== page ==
Blooming Without Color

I am colorless. My pale skin has virtually no pigment. I was born with white hair, and some in school used to ask if I was an albino. I would respond that I don’t have red eyes—my eyes are translucent blue. Still, my optometrist diagnosed me with ocular albinism, so I’m not sure that I am totally correct in that statement.

Both strangers and friends teased me about my fair skin. They gave me nicknames like Glowworm and Casper. Some just called me “Whitie.” One teenage boy commented on my worth by saying things like, “If you would just get a tan, then you’d have guys all over you.”

Those statements certainly brought color to my skin; I blushed with embarrassment. Or, I burned myself blistery red trying too hard to achieve what would make me more acceptable.

As a teenager, I took on their nicknames and grew used to the negative attention, thinking it was probably better than no attention at all.

As an adult, my pale complexion still produces false assumptions that I’m not healthy or that I’m tired, contributing to the perception that I am also colorless on the inside.

Reactions to my appearance color my identity. I know I don’t have a monochromatic personality, but I often feel pressure to prove that to other people. For many years, I either hid within myself or tried to be what other people expected. Neither approach developed self-confidence; I only became more self-conscious.

Surprisingly, motherhood freed me of the sting. Self-sacrifice has a way of putting our personal interests in perspective. Nurturing another life does not diminish my need; it satisfies it.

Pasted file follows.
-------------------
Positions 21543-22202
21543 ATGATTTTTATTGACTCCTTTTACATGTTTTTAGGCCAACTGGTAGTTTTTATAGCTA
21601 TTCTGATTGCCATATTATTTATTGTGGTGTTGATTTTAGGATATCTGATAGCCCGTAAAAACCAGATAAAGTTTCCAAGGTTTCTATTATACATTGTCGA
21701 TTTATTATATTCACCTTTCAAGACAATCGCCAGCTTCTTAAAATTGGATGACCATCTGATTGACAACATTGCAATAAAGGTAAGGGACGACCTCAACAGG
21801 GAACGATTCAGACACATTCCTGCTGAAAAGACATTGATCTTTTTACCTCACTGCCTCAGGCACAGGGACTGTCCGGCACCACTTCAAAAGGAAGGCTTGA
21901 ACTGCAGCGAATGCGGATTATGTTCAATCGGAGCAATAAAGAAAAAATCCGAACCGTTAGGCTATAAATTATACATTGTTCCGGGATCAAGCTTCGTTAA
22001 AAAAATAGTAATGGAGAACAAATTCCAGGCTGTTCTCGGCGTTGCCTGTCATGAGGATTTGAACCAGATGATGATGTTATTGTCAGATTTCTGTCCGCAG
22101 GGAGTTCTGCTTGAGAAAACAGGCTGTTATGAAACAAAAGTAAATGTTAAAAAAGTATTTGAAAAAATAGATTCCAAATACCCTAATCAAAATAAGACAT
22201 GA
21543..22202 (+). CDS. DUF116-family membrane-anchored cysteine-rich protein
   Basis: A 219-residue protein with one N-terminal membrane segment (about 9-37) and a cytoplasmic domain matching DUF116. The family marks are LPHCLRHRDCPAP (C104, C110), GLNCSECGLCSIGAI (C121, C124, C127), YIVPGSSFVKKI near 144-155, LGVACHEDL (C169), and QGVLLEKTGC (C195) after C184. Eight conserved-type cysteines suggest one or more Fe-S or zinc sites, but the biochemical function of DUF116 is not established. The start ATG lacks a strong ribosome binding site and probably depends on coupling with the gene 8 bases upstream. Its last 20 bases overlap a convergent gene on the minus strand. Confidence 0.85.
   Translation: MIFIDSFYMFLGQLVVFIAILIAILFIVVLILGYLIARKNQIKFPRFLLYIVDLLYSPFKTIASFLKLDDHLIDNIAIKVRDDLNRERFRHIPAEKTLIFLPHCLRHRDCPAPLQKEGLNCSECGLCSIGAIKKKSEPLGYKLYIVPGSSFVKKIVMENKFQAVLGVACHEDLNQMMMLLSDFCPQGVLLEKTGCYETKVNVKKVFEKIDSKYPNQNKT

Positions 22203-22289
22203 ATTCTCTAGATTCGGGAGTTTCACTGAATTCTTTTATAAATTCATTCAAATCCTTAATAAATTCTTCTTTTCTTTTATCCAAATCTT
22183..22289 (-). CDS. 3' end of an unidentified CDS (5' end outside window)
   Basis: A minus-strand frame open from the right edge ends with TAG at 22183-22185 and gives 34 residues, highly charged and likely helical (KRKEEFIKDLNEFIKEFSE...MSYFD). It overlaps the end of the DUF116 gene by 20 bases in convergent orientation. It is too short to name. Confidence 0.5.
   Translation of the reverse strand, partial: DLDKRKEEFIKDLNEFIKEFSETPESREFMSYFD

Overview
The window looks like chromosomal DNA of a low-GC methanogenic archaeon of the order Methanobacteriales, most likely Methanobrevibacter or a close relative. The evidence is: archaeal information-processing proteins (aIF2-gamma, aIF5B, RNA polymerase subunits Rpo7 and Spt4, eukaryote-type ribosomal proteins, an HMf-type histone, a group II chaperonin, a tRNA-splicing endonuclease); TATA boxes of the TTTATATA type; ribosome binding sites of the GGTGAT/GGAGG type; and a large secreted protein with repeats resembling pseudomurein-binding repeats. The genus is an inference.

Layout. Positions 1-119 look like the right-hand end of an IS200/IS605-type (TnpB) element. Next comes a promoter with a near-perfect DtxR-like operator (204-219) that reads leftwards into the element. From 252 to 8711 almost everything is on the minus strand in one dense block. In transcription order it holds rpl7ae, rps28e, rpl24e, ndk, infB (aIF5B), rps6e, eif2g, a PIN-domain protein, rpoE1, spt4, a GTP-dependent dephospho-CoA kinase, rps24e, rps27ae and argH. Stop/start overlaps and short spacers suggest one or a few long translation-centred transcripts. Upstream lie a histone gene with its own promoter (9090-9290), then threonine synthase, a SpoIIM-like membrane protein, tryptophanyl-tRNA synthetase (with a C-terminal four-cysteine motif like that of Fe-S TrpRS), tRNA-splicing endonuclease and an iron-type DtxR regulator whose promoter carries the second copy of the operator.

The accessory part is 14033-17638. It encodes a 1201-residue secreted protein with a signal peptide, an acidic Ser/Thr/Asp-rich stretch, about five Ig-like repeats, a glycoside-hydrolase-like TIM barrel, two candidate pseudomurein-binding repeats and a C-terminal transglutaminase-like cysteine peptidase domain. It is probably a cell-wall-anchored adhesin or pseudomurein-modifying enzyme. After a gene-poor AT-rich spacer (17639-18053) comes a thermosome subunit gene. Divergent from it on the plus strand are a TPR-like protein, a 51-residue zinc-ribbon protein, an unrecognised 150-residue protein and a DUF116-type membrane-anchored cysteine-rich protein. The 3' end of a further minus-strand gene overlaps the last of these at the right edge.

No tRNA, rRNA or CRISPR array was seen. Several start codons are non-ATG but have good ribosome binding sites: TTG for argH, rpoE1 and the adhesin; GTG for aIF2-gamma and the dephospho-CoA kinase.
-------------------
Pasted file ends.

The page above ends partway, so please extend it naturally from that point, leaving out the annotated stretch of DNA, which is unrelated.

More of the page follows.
My adolescent children are growing into their own awkward bodies, and their peers poke at their weaknesses, too. Intuitively, I want to protect them with sensitivity to their pain. While my husband recognizes the need for mother love, he helps them “thicken their skin” for the inevitable return of such remarks.

His approach reminds me of one of my favorite quotes, “The sturdiest plants are not grown under glass,” by Ruth May Fox, as quoted by Julie B. Beck. If my delicate skin can adjust to the elements of this life, then I trust theirs will, too.

Our colorful experiences highlight the variety of learning opportunities ahead.  And when those come, I hope my fair countenance blooms with the color I hold in my heart.

This is an entry in Scribbit’s September Write Away Contest. The topic is “Colors” and entries are being accepted through Wednesday September 17.


  1. Minna Dyer
    Sep 8, 2008

    Great post!
    I’m sure some of those people (girls) were quite envious of your features, especially your hair. You have rare qualities and they’re lovely.

  2. Michelle at Scribbit
    Sep 8, 2008

    Oh gosh this is wonderful! I’d hand you the winner’s award right now if I could–and as one pale face to another I feel your pain. That “why are you so pale?” thing was never fun–though if it makes you feel any better my mom is pale as well and when she travels places like California people will comment on how young she looks (no tan, no skin damage!)

    I don’t think I’m as pale as you but I’m hoping to someday appreciate the fair skin–maybe I’ll be saved some wrinkles.

  3. Michelle at Scribbit
    Sep 8, 2008

    DId I say this is wonderful?

  4. Rachel
    Sep 8, 2008

    What a great post! I hope you win the write away contest! I’m pretty fair skinned also. I’ve always said, I’m not white, I’m translucent! Do you mind if I put this post in my Friday link round-up?

  5. An Ordinary Mom
    Sep 11, 2008

    Wow! What a beautiful and inspiring post! This is the perfect entry for Scribbit’s contest. I love your take on the topic.

    Good luck!

  6. jubilee
    Sep 19, 2008

    Beautifully poignant.

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